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Troubleshooting a datastore or VMFS volume that is full or near capacity (1003412)

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Capacity Guidelines

ESX hosts store all files necessary for virtual machine operation in a VMware Virtual Machine File System (VMFS). Proper capacity management is critical because this file system is required for any operations related to a virtual machine. This document outlines potential issues related to a VMFS becoming full.

All VMFS (vmfs2, vmfs3, vmfs5) must retain a level of free space to ensure that the virtual machine functions properly. Ensure that these capacity thresholds are met:

  • 200 Megabyte Capacity: VMware suggests 200 MB as the threshold where ESX system administrators take action to resolve capacity issues. VMFS volumes vary widely in size and it is impossible to define a precise percentage, but the risk of unexpected problems become greater at this point.

  • 100 Megabyte Remaining: If left unchecked, a VMFS volume grows until only 100 MB of space remains, at which time issues may occur. 100 MB is defined as a critical threshold at which ESX system administrators must take immediate action to correct the issue because VMware VMFS stops growing at this point.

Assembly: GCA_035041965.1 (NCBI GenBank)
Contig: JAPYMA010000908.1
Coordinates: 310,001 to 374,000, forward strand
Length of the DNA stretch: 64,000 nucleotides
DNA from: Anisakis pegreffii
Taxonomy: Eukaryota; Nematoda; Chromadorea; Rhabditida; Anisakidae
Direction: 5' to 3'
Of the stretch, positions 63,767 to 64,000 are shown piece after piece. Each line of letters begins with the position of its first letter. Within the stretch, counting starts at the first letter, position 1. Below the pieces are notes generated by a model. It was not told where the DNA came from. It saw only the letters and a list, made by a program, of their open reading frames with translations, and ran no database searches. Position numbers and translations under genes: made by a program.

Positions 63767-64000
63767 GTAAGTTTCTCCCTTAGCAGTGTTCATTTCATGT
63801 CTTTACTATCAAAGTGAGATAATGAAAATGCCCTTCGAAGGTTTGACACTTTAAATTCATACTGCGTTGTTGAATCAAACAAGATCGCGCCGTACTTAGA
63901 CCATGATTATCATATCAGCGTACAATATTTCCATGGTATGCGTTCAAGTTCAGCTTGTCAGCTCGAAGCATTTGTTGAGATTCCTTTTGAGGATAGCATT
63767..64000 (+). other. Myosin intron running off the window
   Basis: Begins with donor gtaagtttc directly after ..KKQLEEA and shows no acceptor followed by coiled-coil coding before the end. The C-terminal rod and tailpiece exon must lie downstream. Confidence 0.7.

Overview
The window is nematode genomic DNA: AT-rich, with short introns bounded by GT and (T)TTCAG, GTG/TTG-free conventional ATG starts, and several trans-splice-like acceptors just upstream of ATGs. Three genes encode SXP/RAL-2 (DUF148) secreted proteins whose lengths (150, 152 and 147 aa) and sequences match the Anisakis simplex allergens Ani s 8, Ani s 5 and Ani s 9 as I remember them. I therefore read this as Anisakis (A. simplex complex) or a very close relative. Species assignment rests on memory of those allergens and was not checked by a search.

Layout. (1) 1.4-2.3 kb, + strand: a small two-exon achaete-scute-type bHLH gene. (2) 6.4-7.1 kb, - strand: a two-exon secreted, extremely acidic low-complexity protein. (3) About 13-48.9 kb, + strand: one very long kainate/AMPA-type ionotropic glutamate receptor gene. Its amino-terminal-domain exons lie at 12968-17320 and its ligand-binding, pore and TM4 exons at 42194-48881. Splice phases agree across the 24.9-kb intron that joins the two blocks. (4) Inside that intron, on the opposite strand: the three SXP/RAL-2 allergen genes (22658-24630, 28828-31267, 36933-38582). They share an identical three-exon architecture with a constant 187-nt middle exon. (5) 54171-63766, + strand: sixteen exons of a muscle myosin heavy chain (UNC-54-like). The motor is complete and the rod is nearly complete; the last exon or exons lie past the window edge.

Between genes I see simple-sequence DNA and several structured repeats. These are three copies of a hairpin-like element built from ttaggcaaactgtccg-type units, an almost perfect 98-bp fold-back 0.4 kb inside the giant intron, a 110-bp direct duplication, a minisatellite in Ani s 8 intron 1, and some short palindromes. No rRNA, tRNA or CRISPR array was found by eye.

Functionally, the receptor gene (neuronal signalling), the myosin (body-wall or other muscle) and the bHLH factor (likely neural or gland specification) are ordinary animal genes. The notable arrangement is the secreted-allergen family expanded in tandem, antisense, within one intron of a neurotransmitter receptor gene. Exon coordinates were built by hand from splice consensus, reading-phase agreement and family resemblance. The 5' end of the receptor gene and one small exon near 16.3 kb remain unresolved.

For more information, see Extending a VMFS volume to use new LUN space after expansion (1752).

Potential Issues

This is a list of some potential issues that may affect virtual machines residing on a VMFS that is full:

  • Virtual machine startup failure: ESX hosts are able to provide more RAM space than is available in the total physical RAM installed in the server. This is called Over Commitment. ESX hosts create .vswp files for any virtual machine that has allocated memory greater than the physical RAM that is available to the virtual machine. The <VMName>.vswp file is created when the virtual machine is started. Without sufficient space, this file cannot be created, and the virtual machine is unable to start. For more information, see ESX Virtual Machine Won't Start (Insufficient Memory) (1330).

  • VMotion failures: ESX hosts that are in a cluster of ESX hosts that have VMware HA/DRS enabled may encounter failures when VMotion attempts to move a virtual machine from one host to another. It is possible for this failure to occur during off hours when it may not be immediately identified as a failure because VMware DRS can be configured to VMotion virtual machines without interaction from an administrator.

  • Snapshot creation/commit: When a snapshot is taken or committed to the virtual machine, data is written to the VMFS. If the VMFS is unable to accommodate the additional data, the snapshot does not grow, does not get written, or is not committed. As a result,the virtual machine may fail.

  • Poor performance: File copy, ls commands, and a variety of Linux level functions perform poorly when the space is full because the VMware VMFS is a filesystem. Though less likely to affect virtual machine availability, these issues impact ESX system administrators and must be resolved.